Recently I came into a role where I need to act as a Product Owner as part of my Engineering Manager responsibilities. Therefore I put some of my learning efforts on product related topics. One learning out of this experiences I like to share now: it’s about story / epic cutting.
What is a story / epic?
A story is a package of work that generates some user value / business value. An epic is comparable with a big project, which contains several stories. Often an epic is a feature within a product.
Why do I need to cut?
I can think of several reasons why it’s important to cut an epic or story in smaller pieces. A few of them are:
- Splitting the work within a team (with smaller packages)
- Get better estimations (because smaller packages are more accurate to estimate)
- Track the progress of an epic / story (because we have several checkpoints how far the feature is developed e.g. 5 of 7 tasks / stories are done)
- Reduce risk because we think about the implementation during the cutting and can adjust the plan (work on the most uncertain topics first, to fail early)
How do I cut?
Everything we do should provider value! This is the basic idea behind my approach. A value could be:
- business value
- user value
- information value (reducing risk with learning critical things in the beginning)
- technical debt reduction (e.g. to increase development speed or quality)
One mistake I did, in the beginning, was to cut stories only on business value. The result were quite big stories. As soon as I started to appreciate information value as something important, it got a lot easier to cut stories into smaller pieces.
In this situation, a story could also be completely hidden in backend code. No visible user impact would be measurable because we just generated information value. But a story should always provide user or business value even if the main focus is to collect information. So one new constraint needed to be introduced:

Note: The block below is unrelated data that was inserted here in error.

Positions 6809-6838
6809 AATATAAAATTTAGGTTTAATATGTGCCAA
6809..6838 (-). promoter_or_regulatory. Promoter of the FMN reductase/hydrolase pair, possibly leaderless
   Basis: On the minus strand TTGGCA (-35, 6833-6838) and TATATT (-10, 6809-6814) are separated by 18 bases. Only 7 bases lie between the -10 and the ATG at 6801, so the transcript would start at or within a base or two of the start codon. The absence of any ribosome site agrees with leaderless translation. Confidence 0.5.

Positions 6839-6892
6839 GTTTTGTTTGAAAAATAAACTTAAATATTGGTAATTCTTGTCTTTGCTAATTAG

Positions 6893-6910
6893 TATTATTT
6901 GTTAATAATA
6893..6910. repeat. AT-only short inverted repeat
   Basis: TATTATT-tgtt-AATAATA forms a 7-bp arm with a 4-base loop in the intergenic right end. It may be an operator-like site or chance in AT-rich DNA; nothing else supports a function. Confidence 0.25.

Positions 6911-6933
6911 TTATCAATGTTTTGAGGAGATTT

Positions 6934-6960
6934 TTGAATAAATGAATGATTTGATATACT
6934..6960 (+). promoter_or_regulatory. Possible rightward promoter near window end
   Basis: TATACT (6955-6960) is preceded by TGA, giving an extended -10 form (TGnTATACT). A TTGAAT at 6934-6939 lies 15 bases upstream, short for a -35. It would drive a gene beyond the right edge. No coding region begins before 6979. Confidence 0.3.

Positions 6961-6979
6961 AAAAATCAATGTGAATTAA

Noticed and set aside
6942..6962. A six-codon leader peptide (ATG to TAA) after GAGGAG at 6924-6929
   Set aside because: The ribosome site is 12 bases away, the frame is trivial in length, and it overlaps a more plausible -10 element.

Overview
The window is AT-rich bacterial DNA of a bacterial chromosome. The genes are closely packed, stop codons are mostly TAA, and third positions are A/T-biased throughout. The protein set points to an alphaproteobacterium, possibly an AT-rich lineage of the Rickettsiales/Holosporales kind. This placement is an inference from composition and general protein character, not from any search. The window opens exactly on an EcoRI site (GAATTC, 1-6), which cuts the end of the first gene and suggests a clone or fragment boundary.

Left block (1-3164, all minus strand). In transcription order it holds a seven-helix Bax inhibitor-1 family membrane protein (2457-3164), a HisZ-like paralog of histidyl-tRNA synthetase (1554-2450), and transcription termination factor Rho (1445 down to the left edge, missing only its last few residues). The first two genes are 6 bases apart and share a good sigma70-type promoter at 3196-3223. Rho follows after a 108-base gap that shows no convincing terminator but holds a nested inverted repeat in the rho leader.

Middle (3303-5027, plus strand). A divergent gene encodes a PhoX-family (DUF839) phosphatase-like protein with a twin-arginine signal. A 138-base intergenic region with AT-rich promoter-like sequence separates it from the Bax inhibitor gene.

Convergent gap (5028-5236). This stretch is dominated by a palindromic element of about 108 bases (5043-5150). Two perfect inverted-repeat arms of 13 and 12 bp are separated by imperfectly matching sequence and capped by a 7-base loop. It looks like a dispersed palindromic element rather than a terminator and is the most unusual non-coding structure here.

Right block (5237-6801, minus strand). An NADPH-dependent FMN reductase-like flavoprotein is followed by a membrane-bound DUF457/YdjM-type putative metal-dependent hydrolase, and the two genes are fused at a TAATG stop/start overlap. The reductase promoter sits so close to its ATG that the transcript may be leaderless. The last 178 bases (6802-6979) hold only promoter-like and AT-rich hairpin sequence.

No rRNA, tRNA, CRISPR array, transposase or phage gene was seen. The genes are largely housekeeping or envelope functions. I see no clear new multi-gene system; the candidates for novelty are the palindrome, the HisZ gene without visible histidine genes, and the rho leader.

The story need to have a visible impact.
In other words, each story needs to contain a section that answers the question: How to Demo a user that the story is finished.
Usually, a user is using the frontend to interact with our product. This indicates that you can only demo a story to a user on the frontend. No backend calls or green tests are allowed.
As I’m currently working in a real backend centric environment, it’s quite hard to come up with a demos on the frontend for each story. But in the end, our backend changes should also change something on the frontend. To workaround this issue I use a little trick: the first story or task is a HelloWorld ticket. Within this ticket, we are creating a dummy object of the feature we like to build. There is nothing dynamic. Everything we display is a hard coded mock. And this dummy is hidden on a feature switch. Within this HelloWorld ticket, we reduced the risk we could have with displaying this feature in the frontend.
On top of this HelloWorld, we can change piece by piece to use real data instead of the hard coded mock data. One story could be to implement the behavior of a link. In the dummy this link point to any random web page. After the implementation of the link, this link is pointing to a dynamical generated URL. Easy to demo: user can click the link and see the expected web page.
As soon as the HelloWorld ticket is created, it’s also super easy to come up with further stories because you just need to remove the mocked data. One after another.
What’s the benefit of this cutting technic?
It's two main advantages:
First: you can cut a story in smaller pieces, and you are still providing value. It’s most like not possible to roll this out to your users, but you are adding value with each ticket you close. And after the epic is done you can roll out to your users.
Second: acceptance criteria are super clear. As soon as you have defined the "how to demo“ section, everyone knows how this story should look like for the happy path. Depending on the edge cases it would make sense to list them in the ticket or split the edge case handling in several tickets to add one edge case with each ticket.